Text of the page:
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Coping with Sleep Challenges: Birth to 3 Months

Baby yawn

Nurture good sleep habits in your child by helping them learn how to fall asleep (and fall back to sleep) beginning from the earliest months of life.

Learning to fall asleep—and stay asleep—are skills that your child will use his whole life. Using the following are strategies can help you nurture good sleeping habits in your baby or toddler right from the start.

To Think About

No two children or families are alike. Thinking about the questions below can help you apply this information to your own child:

  • Have you noticed any trends or patterns in your child’s sleep challenges? If so, what are they? How might this information help.
  • What have you tried in responding to your child’s sleep challenges? What has worked? What hasn’t worked? Why do you think that might be?

What You Can Do to Nurture Healthy Sleep Habits

Read below about ways to help your child learn to fall asleep (and fall back to sleep) beginning from the earliest months of life.

Keep it routine.

Loving, relaxing bedtime routines help babies learn when it’s time to go to sleep. Having a bedtime routine means doing the same thing—as much as possible—every time you put your baby down to sleep. Families will have different routines based on their culture and the needs of their individual child.

Read the signs.

Watch for the ways your baby lets you know he is tired. Yawning is the most obvious hint, but there are others, too. Your baby may have a certain sleepy cry, may pull on his ear, rub his eyes, or be fussy. Or he may have that far-off stare in his eyes. When you see these signs, slow things down and start your bedtime routine.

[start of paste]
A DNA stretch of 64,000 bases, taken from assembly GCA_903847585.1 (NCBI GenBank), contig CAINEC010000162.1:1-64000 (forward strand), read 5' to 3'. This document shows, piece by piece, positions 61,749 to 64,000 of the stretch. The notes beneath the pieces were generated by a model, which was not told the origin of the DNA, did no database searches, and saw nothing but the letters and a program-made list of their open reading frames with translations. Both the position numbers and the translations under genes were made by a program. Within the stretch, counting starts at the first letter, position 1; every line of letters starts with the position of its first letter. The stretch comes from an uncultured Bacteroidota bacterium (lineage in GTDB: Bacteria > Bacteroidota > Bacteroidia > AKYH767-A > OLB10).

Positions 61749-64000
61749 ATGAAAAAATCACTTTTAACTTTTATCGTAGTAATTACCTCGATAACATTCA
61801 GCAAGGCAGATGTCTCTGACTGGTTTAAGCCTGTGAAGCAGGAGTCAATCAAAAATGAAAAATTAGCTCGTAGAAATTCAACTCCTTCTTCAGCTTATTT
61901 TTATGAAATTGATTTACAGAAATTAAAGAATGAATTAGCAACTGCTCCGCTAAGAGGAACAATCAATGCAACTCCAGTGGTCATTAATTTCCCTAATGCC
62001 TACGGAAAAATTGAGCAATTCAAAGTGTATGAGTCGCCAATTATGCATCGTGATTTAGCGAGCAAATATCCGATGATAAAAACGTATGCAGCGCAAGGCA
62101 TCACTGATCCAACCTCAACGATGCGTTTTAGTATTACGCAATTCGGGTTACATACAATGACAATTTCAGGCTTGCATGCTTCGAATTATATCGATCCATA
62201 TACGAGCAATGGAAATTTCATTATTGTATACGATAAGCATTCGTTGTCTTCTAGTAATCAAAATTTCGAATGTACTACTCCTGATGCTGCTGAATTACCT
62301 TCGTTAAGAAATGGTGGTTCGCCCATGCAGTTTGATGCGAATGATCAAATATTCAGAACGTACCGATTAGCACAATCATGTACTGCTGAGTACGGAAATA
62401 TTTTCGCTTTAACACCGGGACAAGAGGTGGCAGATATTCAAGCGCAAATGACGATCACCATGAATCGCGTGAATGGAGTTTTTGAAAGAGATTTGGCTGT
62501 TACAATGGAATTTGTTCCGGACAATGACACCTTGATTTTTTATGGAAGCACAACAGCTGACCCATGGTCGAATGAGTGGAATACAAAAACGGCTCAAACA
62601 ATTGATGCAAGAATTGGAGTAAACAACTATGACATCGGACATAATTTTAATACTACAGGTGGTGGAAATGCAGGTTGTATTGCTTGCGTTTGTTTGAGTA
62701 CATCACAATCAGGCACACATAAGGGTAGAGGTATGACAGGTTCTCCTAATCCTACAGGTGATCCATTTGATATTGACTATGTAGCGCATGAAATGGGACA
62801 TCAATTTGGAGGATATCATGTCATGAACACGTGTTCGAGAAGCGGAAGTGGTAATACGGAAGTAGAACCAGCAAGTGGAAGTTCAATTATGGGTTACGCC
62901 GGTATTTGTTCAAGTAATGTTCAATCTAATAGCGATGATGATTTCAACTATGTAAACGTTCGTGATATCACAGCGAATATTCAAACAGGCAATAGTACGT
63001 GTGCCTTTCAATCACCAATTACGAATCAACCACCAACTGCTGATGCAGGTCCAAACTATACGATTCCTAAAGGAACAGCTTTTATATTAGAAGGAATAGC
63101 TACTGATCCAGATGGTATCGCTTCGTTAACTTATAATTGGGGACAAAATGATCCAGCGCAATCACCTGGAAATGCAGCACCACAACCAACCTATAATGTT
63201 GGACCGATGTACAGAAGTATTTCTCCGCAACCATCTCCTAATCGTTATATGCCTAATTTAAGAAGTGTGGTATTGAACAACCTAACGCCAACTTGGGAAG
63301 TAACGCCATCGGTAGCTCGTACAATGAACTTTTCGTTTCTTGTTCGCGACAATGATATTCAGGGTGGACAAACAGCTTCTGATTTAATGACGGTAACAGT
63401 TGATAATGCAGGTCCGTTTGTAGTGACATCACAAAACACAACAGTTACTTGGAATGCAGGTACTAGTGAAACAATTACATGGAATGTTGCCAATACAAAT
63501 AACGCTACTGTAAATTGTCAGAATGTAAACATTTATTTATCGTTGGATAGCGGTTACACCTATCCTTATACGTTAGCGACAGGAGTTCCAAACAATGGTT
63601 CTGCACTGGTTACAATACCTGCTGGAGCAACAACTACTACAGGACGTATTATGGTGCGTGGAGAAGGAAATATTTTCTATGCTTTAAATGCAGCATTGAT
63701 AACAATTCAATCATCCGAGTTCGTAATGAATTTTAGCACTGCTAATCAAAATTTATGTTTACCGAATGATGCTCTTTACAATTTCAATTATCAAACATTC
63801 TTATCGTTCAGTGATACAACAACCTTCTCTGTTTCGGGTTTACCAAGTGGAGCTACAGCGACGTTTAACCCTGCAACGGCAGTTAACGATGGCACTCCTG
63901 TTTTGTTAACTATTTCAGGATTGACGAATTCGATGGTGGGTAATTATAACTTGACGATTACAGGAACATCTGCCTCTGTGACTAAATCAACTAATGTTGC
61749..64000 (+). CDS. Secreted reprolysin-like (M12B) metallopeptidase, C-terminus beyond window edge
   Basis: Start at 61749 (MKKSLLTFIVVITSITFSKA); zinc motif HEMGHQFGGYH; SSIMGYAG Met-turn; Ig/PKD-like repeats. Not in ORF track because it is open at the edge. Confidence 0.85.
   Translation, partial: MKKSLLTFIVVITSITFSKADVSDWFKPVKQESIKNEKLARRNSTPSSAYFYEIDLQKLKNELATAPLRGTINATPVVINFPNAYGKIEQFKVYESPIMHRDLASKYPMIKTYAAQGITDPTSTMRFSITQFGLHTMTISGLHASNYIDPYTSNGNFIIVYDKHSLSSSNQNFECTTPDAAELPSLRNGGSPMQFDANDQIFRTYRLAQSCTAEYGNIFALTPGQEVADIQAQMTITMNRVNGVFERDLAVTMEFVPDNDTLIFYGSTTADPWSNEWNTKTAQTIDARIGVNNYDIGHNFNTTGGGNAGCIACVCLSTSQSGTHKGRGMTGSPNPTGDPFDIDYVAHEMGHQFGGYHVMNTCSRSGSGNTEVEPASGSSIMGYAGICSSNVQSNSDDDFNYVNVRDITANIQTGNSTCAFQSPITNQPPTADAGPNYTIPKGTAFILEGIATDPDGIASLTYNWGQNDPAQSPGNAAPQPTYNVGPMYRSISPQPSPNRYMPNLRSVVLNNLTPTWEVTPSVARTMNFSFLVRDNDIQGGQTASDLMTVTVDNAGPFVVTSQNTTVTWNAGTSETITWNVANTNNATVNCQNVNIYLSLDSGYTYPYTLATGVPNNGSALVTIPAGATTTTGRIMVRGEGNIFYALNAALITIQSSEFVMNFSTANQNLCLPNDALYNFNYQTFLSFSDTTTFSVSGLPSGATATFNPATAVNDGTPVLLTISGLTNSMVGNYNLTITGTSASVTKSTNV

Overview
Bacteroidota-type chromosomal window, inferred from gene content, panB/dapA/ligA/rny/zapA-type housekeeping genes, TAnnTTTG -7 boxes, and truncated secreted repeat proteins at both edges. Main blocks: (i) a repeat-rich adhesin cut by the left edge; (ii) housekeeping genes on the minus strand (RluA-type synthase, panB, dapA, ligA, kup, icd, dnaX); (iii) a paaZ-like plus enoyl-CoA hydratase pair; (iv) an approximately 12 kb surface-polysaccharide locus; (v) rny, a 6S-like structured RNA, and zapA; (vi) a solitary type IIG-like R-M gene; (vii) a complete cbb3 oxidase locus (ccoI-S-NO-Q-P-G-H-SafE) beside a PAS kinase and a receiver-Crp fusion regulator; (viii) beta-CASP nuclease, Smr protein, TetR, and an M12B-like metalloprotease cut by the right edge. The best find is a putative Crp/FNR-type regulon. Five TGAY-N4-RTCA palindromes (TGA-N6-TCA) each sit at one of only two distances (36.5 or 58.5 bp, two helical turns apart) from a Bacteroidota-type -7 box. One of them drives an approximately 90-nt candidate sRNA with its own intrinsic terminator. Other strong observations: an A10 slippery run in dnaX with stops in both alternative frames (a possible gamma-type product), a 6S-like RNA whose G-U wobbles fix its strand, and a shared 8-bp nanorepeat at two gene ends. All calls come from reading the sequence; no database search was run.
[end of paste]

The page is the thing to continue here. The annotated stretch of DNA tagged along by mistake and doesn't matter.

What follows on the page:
Consider what’s going on in your child’s life.

There are situations and events that can lead to or worsen sleep problems, for example, a separation from a parent, a new sibling, a new caregiver, etc. Even exciting milestones, like learning a new skill (such as walking) can temporarily disrupt your child’s sleep. When this happens, be patient and consistent, and try to maintain your bedtime routine. With time and patience, your child’s sleep will likely get back on track.

Put baby to sleep, awake.

Beginning at around 4 months of age, you can help your baby learn to fall asleep on her own by putting her down to sleep when she is drowsy but not asleep. Learning to fall asleep on her own also helps her get herself back to sleep when she awakens in the middle of the night. When you rock your baby to sleep, rub her back, or feed her until she falls asleep, she may have trouble putting herself back to sleep when she wakens at night.

Take into account your child’s temperament.

Different babies develop “self-soothing” skills at different rates and in different ways. The more reactive or intense your baby is, the more challenging it may be for him to soothe himself. These babies often need more help to be calmed.

Plan for protests.

As your child learns to fall asleep on her own, she may cry or protest. This is very common, since it is a big change for her. So it’s important to have a plan for how to respond when she cries out for you. For example, you might want to peek your head in every few minutes. Or you may decide not to go in at all after you put her down (unless, of course, you think something is wrong). Some parents choose this approach because going in and out can excite the baby and even upset her more. Think through these options, talk about them with your partner, and decide together how you want to respond. This helps you feel more prepared to follow through on your plan.

Be consistent.

Time and patience are needed when teaching your child any new skill. Consistency helps children learn what to expect. If you change your response from night to night, it is confusing and makes it harder for your baby to adapt. When you are consistent with your response, it helps your baby learn new bedtime skills more quickly.

Turn off the TV.

Watching television together doesn’t often work well as a bedtime routine. Television shows are often noisy and stimulating which makes it hard for children to wind down. Also, even though children are sitting near their parents while they watch TV, it’s not the same as having one-on-one attention during a bedtime story.


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